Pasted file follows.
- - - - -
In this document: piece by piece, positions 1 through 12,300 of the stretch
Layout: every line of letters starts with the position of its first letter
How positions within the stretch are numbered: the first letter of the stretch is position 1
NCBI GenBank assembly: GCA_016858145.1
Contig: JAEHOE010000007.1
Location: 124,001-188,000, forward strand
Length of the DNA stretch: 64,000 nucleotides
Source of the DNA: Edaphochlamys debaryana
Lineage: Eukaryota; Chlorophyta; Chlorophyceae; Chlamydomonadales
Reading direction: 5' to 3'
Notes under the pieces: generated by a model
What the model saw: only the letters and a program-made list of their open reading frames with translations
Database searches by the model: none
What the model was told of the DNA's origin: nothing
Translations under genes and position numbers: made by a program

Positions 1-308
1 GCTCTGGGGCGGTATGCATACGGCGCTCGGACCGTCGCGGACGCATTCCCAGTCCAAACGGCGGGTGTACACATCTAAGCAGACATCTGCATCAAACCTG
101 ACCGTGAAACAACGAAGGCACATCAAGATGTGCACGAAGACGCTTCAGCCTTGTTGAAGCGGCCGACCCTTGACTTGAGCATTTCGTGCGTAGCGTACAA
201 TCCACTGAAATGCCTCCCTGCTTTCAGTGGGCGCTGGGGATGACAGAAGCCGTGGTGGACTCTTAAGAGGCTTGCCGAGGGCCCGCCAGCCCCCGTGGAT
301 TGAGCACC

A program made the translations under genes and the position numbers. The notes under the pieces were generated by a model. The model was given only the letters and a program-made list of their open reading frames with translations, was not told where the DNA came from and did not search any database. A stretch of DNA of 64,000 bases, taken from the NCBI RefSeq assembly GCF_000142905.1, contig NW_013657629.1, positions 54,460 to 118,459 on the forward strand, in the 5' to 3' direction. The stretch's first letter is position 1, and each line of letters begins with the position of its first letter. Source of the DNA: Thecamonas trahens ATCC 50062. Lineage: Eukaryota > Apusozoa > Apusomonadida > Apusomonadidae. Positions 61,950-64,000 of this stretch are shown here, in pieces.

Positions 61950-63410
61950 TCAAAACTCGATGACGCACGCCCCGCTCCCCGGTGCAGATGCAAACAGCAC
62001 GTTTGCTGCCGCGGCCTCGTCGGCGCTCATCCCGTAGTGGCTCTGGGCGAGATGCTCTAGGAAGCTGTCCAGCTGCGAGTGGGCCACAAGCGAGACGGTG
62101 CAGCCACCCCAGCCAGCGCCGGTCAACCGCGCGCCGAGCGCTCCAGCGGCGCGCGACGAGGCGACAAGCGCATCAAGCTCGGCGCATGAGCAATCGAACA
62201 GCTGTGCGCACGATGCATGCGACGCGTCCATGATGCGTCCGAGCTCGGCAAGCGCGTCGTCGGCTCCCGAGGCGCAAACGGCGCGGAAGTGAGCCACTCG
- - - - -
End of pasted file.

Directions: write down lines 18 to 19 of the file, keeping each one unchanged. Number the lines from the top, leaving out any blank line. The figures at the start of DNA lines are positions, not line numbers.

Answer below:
101 ACCGTGAAACAACGAAGGCACATCAAGATGTGCACGAAGACGCTTCAGCCTTGTTGAAGCGGCCGACCCTTGACTTGAGCATTTCGTGCGTAGCGTACAA
201 TCCACTGAAATGCCTCCCTGCTTTCAGTGGGCGCTGGGGATGACAGAAGCCGTGGTGGACTCTTAAGAGGCTTGCCGAGGGCCCGCCAGCCCCCGTGGAT